PGATOUR.COM: You’ve said before that you weren’t the guy who looked destined to be great. What was your secret to getting the most out of your talents?

HARRINGTON: I was always somebody who just did it, got it done.

Full piece.

5. More bad news for Hataoka

Golf Channel staff…”After being disqualified from last week’s ShopRite LPGA Classic, Nasa Hataoka has slipped from Japan’s final qualifying spot for the Olympic women’s golf event.”

  • “Ayaka Furue now holds Japan’s second of two currently available positions. Furue tied for second this past week to move to 19th in the latest Rolex Rankings. Hataoka dropped to 20th.”
  • “Hataoka opened in 65 at the ShopRite but was DQ’d ahead of Saturday’s second round when officials determined that she took too long to find a lost ball on Friday, and subsequently, played her next shot from the wrong spot.”
Full Piece.

6. Weather ahead at Pinehurst

PGATour.com staff report…

  • Thursday: Low chance of rain beginning in the afternoon with increased temperatures in the evening. Low: 68F, High: 90F. Winds: 4-10 mph, gusting at 15 mph.
  • Friday: Rising temperatures and scattered thunderstorms in the afternoon, 40% chance of showers. Low: 68F, High: 92F. Winds: 4-10 mph, gusting at 15 mph.
  • Saturday: Rising temperatures and scattered thunderstorms in the afternoon, 40% chance of showers. Low: 68F, High: 92F. Winds: 4-8 mph, gusting at 12 mph.
  • Sunday: Heat expected throughout the day with 20% chance of showers. Low: 68F, High: 92F. Winds: 4-10 mph, gusting at 15 mph.
Full Piece.

7. Ortiz: I deserve to be at U.S. Open

Joel Kulasingham for Golf Monthly…”Carlos Ortiz says he deserves to be teeing off at this week’s US Open, despite failing to qualify for the tournament at Pinehurst No.2.”

  • “The 33-year-old Mexican claimed his first LIV Golf victory in Houston on Sunday thanks to a five-under final round to hang on to a one-shot win over Adrian Meronk, who missed a birdie on his last hole to miss a playoff.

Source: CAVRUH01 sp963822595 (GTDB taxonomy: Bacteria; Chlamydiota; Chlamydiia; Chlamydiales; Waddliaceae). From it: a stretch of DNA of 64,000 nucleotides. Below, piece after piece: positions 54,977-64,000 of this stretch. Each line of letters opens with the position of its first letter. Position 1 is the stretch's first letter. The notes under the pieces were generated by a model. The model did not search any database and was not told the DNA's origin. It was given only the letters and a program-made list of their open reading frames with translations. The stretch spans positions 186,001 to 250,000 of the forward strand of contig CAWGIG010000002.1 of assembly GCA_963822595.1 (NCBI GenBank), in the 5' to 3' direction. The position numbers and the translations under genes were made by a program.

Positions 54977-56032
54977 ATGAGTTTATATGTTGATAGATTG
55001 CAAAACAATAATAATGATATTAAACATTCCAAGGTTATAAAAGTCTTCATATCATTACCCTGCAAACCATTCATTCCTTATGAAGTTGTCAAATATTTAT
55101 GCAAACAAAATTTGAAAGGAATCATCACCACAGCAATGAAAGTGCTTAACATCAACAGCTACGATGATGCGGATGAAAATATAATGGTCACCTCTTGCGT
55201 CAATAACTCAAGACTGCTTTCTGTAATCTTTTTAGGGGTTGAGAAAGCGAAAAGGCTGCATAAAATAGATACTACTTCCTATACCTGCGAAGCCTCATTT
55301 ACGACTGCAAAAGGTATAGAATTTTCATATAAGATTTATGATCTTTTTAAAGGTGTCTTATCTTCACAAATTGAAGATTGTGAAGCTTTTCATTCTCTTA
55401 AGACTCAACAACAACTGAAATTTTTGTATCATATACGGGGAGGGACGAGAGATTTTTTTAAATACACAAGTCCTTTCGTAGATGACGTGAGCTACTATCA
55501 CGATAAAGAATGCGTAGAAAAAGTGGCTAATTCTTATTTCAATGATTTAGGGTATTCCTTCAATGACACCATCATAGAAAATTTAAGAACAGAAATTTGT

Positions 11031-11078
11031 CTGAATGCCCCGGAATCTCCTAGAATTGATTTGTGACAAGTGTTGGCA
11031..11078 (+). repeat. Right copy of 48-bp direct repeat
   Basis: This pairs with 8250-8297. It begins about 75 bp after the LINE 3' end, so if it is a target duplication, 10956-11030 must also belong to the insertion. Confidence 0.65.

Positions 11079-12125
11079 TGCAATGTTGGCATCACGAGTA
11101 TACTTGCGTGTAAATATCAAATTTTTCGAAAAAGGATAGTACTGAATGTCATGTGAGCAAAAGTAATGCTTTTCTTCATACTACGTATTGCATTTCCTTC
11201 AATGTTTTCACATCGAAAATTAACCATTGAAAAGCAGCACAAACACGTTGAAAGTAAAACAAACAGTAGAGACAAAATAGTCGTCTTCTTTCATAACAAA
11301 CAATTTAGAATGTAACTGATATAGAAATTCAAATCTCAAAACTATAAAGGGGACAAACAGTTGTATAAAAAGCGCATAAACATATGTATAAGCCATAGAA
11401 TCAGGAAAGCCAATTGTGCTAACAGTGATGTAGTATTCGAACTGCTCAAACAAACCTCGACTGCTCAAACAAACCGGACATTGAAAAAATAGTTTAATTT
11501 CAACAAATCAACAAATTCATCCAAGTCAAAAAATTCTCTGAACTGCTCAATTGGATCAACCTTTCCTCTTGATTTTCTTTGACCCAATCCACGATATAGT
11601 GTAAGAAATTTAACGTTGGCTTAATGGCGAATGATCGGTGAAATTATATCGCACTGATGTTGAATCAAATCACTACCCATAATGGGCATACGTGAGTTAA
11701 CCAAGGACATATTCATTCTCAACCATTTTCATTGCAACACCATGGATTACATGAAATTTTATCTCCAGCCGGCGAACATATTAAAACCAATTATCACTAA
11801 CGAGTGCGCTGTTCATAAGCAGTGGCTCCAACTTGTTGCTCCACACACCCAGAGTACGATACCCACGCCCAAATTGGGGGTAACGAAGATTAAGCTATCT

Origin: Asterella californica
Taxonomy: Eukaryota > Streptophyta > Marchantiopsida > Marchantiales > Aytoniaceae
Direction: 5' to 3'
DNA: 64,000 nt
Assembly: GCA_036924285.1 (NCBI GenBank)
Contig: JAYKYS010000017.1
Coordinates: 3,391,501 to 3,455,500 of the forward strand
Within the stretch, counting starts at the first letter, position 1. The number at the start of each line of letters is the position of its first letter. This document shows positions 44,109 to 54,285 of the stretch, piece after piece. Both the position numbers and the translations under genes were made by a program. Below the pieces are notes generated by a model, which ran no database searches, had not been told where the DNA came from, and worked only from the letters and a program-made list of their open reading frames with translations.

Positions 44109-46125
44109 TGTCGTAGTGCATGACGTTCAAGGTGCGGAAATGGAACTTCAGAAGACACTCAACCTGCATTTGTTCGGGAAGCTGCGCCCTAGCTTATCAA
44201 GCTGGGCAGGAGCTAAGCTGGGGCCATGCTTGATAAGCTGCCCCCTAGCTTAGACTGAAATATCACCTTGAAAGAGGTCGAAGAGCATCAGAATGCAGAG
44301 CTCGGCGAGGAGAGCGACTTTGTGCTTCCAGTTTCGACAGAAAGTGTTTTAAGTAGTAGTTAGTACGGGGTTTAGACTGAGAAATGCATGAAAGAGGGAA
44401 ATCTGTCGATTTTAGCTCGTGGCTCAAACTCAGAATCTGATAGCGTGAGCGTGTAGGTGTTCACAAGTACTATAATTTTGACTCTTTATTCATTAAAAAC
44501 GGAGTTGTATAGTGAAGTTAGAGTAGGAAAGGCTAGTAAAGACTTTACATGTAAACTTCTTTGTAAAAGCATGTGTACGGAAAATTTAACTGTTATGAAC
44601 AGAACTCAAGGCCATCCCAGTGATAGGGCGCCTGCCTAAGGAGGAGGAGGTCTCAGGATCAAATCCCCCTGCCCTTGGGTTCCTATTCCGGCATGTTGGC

• “The world No.237 still had a chance to get into the tournament through US Open qualifying in Dallas three weeks ago, but a double bogey on the final hole scuppered any hopes of joining the 13 other LIV players teeing it up in Pinehurst on Thursday.
  • “I’ve been playing great. It’s a shame I doubled the last hole to miss the qualifier. It hurt a lot,” Ortiz admitted.
  • “But despite not doing enough in qualifying, Ortiz – like many of his LIV colleagues – lamented the current state of professional golf, and says he deserves to be playing at the US Open as “one of the best players in the world right now”.
  • “I think with time, we’re going to get back into the Majors because I know that I’m one of the best players in the world right now, and I deserve to be there. But the way things are happening right now, it’s kind of hard.”
Full Piece.

8. Carnage on the way?

9. U.S. Open photos

  • Check out all of our galleries from this week’s major event!
Full Piece.
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Tour Rundown: Full hand for Scottie | Where’d that Strom come from?

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The week prior to a major championship is typically replete with anticipation … for the coming event. Not so for the first full week of June, 2024. Golfers gathered to pay homage to history’s greatest major champion, to Wisconsin’s greatest champion, and to each other. The DP World Tour held its annual, no-gender championship in Sweden, while the LPGA traveled to coastal New Jersey for an old-school face-off. If you held a pair of Linn’s in your hand this weekend, you hit the jackpot. If none of that seems to connect, don’t worry. We have the pen, so here go the dots, in this week’s Tour Rundown.

PGA Tour @ he Memorial: Full hand for Scottie

What do they say about scar tissue? The more you lose to a certain player, the more difficult it is to beat that player. Scar tissue is building up across the PGA Tour, thanks to the wizardry of the young Texan, Scottie Scheffler. We’ll reserve judgment until after Pinehurst, but as things currently stand, all that can stop his caravan of triumph is a misunderstanding.

I recall when our son used to play fullback in soccer. He often let opposing players get past him, for the sheer joy of chasing them down. Scottie Scheffler may not have that odd move in his gameplay, but he doesn’t run away with tournaments. He usually finds a way to let golfers back in, although I suspect he does not do so with purpose. At the Memorial, Scheffler held a four-shot advantage through 54 holes, but he didn’t run off on Sunday and leave the opposition playing for second. His play on Sunday was more survival than celebrity, and he nearly went to a playoff.